Cal-Oregon State a measuring stick for their season

November, 5, 2009
11/05/09
6:37
PM ET
Posted by ESPN.com's Ted Miller

How does a team define a successful season? Here's a guess that both California's and Oregon State's definitions includes a victory this weekend.

Considering that they are meeting in Berkeley on Saturday, the obvious point of contention is one will walk away with a high degree of disappointment.

A win guarantees nothing. But a loss probably will prelude a below-expectation finish in the Pac-10.

California (6-2, 3-2), ranked 20th in the BCS standings, has won three straight since since becoming a national punchline after losing consecutive weekends to Oregon and USC by a combined count of 72-6. A third-place finish and a potential Holiday Bowl berth -- if the conference gets two BCS teams -- are still appealing possibilities, though the Bears were thinking Rose Bowl in the preseason.

Oregon State (5-3, 3-2) likely would return to the national rankings with a victory. The Beavers have won three of four since inconsistent performances at home against Cincinnati and Arizona, but a third conference defeat likely would leave them looking at a fourth- or fifth-place conference finish.

The Bears are looking to shake off the ghosts of this season, so it seems appropriate that they will try to do so against a team that has haunted them of late.

Oregon State has won the last two meetings in the series and four in a row in Berkeley. The win at Cal in 2007, one might recall, is particularly notable.

On that day, the 5-0 Bears were ranked No. 2 in the nation and took the field knowing that No. 1 LSU had lost to Kentucky. Even though starting quarterback Nate Longshore, who had played well in wins over Tennessee and Oregon (had to dump that in Cal fans), was out with an ankle injury, Cal fans were confident. The Beavers were only 3-3 and had lost at home to the Bears 41-13 the year before.

So no worries, right?

The Bears fell behind early, but their backup quarterback found his rhythm and led a furious rally. He drove Cal into position to kick a game-tying field goal and force overtime.

But, with the clock ticking down and no timeouts, he thought he saw some daylight. He took off up the middle. He was tackled on the 10-yard line. The clock hit zero. The Beavers won 31-28. Cal coach Jeff Tedford, who rarely shows extreme emotion on the sideline, spiked his play sheet in frustration.

The Bears imploded thereafter, that loss becoming the first of six defeats in seven games.

That quarterback of whom we type, of course, is Kevin Riley.

Riley, now a junior, was asked if he remembered the play in question. He let out a short laugh.

"I definitely remember it," he said. "I made a mistake and it was a bad mistake. But I learned from it. I've played 20 or so games since then. I'm a lot better player than I was then. I remember it though."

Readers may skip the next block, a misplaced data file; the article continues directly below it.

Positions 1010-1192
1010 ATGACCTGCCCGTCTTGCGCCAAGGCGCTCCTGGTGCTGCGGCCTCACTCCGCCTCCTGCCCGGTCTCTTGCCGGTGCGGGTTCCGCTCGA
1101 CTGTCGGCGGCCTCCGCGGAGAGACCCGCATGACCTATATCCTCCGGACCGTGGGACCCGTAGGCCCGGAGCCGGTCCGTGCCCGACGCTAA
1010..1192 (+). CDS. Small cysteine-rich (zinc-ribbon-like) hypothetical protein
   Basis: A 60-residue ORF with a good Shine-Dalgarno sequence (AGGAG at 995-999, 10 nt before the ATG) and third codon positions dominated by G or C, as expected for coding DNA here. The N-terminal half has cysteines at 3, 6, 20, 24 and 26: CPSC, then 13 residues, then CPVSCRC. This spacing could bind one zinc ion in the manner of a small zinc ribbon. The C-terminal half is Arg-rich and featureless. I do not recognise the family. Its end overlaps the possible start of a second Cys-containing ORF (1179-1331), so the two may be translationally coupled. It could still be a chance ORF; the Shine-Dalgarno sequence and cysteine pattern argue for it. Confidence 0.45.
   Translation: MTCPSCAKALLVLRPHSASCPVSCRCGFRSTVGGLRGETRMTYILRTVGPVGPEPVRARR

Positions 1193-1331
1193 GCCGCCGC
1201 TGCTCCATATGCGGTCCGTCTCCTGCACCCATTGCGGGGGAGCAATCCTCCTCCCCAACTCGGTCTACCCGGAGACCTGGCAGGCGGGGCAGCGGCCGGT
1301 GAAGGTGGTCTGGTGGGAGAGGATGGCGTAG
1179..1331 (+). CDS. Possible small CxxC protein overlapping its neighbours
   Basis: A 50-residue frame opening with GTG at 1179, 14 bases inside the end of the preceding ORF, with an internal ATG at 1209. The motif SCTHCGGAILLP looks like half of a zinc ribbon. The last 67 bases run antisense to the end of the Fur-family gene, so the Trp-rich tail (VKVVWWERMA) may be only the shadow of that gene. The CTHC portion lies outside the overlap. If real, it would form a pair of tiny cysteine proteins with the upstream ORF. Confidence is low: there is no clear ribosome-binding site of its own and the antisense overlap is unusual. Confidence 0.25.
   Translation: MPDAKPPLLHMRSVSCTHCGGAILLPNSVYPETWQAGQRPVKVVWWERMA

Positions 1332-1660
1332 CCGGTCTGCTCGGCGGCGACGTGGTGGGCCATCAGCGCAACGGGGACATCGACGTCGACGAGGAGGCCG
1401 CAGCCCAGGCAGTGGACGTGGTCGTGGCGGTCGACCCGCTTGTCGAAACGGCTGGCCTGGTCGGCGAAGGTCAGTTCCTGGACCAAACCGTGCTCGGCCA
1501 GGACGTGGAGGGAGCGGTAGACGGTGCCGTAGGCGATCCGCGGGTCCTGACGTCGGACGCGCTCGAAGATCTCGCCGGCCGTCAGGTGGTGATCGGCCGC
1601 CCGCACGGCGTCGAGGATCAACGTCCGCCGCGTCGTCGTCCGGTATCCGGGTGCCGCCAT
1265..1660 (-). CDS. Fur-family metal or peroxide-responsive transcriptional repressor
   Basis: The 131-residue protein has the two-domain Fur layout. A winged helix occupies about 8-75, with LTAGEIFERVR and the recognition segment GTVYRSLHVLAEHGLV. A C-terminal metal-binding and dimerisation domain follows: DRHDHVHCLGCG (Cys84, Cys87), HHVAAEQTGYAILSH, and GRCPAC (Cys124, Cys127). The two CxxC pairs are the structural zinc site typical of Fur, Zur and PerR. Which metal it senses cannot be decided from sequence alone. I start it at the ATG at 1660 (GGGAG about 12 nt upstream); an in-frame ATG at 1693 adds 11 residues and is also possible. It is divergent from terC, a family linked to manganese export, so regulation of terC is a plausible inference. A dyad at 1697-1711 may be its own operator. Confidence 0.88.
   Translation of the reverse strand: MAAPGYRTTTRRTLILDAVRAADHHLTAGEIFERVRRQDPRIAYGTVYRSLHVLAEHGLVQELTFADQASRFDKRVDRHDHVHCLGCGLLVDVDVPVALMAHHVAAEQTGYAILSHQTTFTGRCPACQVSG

What's notable now, however, is that Riley, who presently sports a bushy beard that he refuses to shave during the Bears winning streak, is fresh off leading a game-winning drive to beat Arizona State. He's played well, in fact, since the Bears were manhandled by the Ducks and Trojans, completing 62 percent of his passes during the streak with eight touchdowns and no interceptions.

But by proving he can come through in the clutch, which he did when he went 5 for 6 for 85 yards on the 11-play drive that set up the winning field goal, he showed his team he's got moxie.

"People have a lot of confidence in Kevin," Tedford said. "They see how he practices. But anytime you can put together a last-minute drive and put the team in position to be successful, I think that goes a long way. It gives the whole team a boost."

Cal's balanced offense has big-play potential on the ground and through the air. It should make things difficult for the Beavers. The Bears average 196 yards rushing per game with explosive backs Jahvid Best and Shane Vereen, while Riley ranks 10th in the nation and first in the Pac-10 with 33 passes of over 20 yards. Oregon State struggles against the pass. It's given up 15 touchdown passes, ranks ninth in the conference in pass defense and ranks last with just eight sacks.

Of course, the Bears defense will have to contain the Rodgers brothers and Sean Canfield, who is playing as well as any quarterback in the conference. That unit has been surprisingly inconsistent and, oh by the way, is no great shakes against the pass either, ranking eighth in the conference.

In a conference as deep as the Pac-10, one game can't make a season. And Saturday's tilt won't irrevocably break the loser.

But it certainly will leave a big crack in its expectations for the postseason.

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